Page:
Raccoons climbed up to the nursery window that day. It was hot, and sunny, and I was rocking, and nursing, and watching the cedar boughs bend in the little bit of wind when I heard the scratching. I held my son close as I stood up to look out the window. Raccoons. Two of them. They were trying to stand. Lifted their noses and squinted, little hands in the air as if they’d come to say hello. We live in a log home, and the raccoons climbed the log ends that stick out past the side of the house. They were trying to leap from the top log and onto a small ledge that would get them close to the nursery window. It was barely four inches thick, the ledge, but they were trying. I leaned out the window, and whisper yelled, and tried to throw something to dislodge them down to the hard ground below. Without waking the baby. What did they want, I wondered? How could I ever leave the baby alone in his room with them trying to get in?
Once, when camping along the California coast, deep in the redwoods and scrub oak, or not so deep as we could hear the distant fall and crash of waves of the Pacific, a friend and I slept in the back of her car. The seats were folded down, and all our gear was stashed atop the roof. The cooler even, strapped with bungie cords and rope to the top of the car. We woke to the car swaying as if a mighty wind blew but quickly realized, raccoons. A gaze of them trying to get the cooler off the roof of the car. Tearing at the cords. Pulling apart what they could. We shone flashlights into their eyes, and they stopped and looked. We shooed, and hollered, and they reluctantly left. We sat quiet in the dark, and listened for their return, and eventually fell asleep only to be woken again by trampling across the windshield and roof. So we decided to leave. Drove off with the raccoons still on the roof.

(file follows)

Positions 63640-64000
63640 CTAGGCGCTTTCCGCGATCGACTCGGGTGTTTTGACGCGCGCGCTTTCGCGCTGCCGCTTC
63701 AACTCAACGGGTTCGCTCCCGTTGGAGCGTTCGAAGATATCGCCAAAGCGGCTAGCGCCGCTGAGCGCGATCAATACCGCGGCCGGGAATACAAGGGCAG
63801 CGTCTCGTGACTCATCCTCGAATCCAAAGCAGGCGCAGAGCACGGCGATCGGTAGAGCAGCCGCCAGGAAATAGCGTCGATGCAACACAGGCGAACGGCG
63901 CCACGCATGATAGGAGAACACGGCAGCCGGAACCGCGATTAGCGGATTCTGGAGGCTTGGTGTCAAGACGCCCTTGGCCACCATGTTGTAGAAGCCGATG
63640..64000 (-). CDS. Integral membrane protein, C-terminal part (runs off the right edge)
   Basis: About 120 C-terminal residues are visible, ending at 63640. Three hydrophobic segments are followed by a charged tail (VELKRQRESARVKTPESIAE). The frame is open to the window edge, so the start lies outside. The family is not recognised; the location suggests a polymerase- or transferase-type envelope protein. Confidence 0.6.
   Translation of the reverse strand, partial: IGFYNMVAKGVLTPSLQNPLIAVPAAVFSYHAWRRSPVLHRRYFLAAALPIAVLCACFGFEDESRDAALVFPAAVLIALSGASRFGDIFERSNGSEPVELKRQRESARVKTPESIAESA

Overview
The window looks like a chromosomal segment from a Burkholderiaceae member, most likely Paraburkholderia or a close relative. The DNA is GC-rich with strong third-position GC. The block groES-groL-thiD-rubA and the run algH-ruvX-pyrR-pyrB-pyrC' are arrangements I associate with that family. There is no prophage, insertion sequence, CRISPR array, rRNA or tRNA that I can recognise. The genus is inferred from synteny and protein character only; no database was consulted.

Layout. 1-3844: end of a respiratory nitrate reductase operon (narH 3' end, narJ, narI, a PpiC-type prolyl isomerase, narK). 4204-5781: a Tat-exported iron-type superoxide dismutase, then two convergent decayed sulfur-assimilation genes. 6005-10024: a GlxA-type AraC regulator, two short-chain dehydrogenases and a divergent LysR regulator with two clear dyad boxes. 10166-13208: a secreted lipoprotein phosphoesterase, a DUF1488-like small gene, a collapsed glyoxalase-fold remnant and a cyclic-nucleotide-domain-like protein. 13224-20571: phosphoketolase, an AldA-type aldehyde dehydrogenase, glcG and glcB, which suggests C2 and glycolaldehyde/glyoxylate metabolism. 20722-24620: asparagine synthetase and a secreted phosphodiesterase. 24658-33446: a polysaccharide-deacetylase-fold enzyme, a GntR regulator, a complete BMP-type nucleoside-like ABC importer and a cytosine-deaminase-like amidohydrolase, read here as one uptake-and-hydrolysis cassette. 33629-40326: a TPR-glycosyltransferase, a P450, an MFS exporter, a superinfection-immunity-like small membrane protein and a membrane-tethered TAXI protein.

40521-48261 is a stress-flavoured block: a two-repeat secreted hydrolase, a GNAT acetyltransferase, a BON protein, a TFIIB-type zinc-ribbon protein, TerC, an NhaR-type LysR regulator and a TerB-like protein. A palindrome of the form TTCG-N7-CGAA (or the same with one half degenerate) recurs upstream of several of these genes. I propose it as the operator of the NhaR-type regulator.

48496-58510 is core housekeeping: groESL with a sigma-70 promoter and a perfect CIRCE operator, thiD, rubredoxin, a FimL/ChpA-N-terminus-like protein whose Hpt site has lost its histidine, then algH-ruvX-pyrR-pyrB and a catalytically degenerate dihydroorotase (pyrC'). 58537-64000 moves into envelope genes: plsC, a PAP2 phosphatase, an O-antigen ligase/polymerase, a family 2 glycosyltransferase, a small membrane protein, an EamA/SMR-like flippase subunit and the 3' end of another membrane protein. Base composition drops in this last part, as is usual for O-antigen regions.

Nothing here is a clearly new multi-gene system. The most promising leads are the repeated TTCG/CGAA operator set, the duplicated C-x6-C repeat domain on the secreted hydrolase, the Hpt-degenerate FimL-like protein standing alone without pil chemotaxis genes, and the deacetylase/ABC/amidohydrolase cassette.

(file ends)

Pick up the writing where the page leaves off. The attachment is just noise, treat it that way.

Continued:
I suppose I tell these stories to share my discomfort. Like the way raccoons come up to the our kitchen door. They ramble through the yard with the flowering cherry trees and lilac bushes to get there. Past the apple trees and cottonwoods. Through the garden. They come on the porch, stand on their hind legs, and look in. They knock things every which way. Try to open the compost bucket or the garbage can that holds the dog food. They disregard the boundaries that have been set up between us and them. They’d come right in the back door if I left it open. Anyways, I keep telling my stories about raccoons to anyone who will listen, try to get them to tell their stories, try to get us all on the same page.